(3) Learn from Adam’s fall, how unable we are to stand in our own strength. If Adam, in the state of integrity, did not stand, how unable are we now, when the lock of our original righteousness is cut. If purified nature did not stand, how then shall corrupt nature? We need more strength to uphold us than our own.
(4) See in what a sad condition all unbelievers and impenitent persons are. As long as they continue in their sins they continue under the curse, under the first covenant. Faith entitles us to the mercy of the second covenant; but while men are under the power of their sins they are under the curse of the first covenant; and if they die in that condition, they are damned to eternity.
(5) See the wonderful goodness of God, who was pleased when man had forfeited the first covenant, to enter into a new covenant with him. Well may it be called faedus gratiae, a covenant of grace; for it is bespangled with promises as the heaven with stars. When the angels, those glorious spirits, fell, God did not enter into a new covenant with them to be their God, but he let those golden vessels lie broken; yet has he entered into a second covenant with us, better than the first (Heb. 8:6). It is better, because it is surer; it is made in Christ, and cannot be reversed. Christ has engaged his strength to keep every believer. In the first covenant we had a posse stare, a power of standing; in the second we had a non posse cadere, an impossibility of falling finally (I Peter 1:5).
(6) Whosoever they are that look for righteousness and salvation by the power of their freewill, or the inherent goodness of their nature, or by virtue of their merit, as the Socinians and Papists, they are all under the covenant of works. They do not submit to the righteousness of faith, therefore they are bound to keep the whole law, and in case of failure they are condemned. The covenant of grace is in a court of Chancery, to relieve the sinner, and help him who is cast by the first covenant. It says, ‘Believe in the Lord Jesus, and be saved;’ but such as will stand upon their own inherent righteousness, freewill, and merit, fall under the first covenant of works, and are in a perishing estate.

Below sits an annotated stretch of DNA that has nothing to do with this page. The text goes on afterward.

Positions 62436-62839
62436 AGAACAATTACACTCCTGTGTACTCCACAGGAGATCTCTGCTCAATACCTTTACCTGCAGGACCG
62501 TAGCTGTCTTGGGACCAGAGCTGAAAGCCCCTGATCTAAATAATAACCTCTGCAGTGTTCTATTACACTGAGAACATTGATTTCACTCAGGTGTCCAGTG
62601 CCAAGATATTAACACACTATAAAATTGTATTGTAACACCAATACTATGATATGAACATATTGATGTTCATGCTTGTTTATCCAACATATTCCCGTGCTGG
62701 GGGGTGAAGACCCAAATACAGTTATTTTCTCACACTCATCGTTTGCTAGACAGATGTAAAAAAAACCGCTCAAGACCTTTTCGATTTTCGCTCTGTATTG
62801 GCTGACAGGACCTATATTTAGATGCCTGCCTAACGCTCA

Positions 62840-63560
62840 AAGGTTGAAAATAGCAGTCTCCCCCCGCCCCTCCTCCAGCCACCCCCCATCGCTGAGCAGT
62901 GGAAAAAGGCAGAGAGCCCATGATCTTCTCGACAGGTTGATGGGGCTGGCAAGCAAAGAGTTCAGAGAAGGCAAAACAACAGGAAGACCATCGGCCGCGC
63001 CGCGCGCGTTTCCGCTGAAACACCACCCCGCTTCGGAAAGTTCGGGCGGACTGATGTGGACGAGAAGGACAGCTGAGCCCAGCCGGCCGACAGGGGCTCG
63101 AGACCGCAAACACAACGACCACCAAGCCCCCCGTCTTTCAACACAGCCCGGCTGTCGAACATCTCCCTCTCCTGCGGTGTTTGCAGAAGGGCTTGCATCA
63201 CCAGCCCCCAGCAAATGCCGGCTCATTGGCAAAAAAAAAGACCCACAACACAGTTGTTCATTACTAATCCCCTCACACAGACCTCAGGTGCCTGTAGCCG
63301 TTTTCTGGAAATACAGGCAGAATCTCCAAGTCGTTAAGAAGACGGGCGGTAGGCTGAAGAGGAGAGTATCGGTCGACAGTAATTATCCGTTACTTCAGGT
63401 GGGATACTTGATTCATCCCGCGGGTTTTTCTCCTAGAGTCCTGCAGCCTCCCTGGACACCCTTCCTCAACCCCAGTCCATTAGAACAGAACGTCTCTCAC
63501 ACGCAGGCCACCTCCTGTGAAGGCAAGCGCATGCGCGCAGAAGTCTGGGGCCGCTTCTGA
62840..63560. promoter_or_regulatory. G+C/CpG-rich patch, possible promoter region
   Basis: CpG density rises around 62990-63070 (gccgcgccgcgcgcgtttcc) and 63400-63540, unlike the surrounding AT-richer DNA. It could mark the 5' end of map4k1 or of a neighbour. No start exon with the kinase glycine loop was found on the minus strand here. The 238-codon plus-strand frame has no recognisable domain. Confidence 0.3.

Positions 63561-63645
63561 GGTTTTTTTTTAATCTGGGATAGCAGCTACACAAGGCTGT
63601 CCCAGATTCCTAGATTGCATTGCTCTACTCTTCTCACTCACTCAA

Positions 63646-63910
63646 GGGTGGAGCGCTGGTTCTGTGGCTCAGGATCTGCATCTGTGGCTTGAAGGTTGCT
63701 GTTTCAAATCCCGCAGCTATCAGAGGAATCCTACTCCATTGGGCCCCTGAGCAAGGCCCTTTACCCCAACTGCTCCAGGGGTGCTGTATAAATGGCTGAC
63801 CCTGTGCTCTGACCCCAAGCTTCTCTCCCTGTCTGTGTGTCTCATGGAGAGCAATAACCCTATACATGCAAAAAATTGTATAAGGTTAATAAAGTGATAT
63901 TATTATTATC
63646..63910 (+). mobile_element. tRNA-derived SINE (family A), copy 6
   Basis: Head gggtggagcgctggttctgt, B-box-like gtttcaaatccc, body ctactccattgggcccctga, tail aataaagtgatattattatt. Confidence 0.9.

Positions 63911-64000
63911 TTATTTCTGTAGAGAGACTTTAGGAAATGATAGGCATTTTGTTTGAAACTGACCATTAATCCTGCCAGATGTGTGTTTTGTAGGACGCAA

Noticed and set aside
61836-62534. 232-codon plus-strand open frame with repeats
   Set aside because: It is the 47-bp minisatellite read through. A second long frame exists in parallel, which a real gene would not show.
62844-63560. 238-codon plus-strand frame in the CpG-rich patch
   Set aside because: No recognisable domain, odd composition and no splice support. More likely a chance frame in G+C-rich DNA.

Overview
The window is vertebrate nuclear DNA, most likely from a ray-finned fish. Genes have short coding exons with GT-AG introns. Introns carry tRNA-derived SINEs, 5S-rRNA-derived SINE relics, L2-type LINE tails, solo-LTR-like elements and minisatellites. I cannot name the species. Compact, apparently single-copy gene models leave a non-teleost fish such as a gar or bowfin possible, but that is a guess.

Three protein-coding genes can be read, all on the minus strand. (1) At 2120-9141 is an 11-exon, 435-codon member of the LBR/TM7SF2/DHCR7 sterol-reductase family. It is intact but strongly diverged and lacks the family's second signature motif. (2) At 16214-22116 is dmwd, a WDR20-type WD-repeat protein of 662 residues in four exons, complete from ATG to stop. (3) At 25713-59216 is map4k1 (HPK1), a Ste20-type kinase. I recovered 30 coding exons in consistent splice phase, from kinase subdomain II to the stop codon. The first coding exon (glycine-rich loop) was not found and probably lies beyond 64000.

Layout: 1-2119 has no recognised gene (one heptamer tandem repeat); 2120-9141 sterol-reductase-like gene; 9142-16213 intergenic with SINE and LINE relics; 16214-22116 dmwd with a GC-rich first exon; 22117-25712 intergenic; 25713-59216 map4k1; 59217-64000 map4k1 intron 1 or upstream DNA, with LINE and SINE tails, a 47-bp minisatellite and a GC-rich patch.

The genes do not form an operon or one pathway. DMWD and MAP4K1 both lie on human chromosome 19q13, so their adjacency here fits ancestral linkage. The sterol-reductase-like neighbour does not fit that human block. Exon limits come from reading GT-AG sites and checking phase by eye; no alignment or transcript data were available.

Use two: Let us labour by faith to get into the second covenant of grace, and then the curse of the first covenant will be taken away by Christ. If we once get to be heirs of the covenant of grace, we are in a better state than before. Adam stood on his own legs, and therefore he fell; we stand in the strength of Christ. Under the first covenant, the justice of God, as an avenger of blood, pursues us; but if we get into the second covenant we are in the city of refuge, we are safe, and the justice of God is pacified towards us.
This page hosted by Yahoo Geocities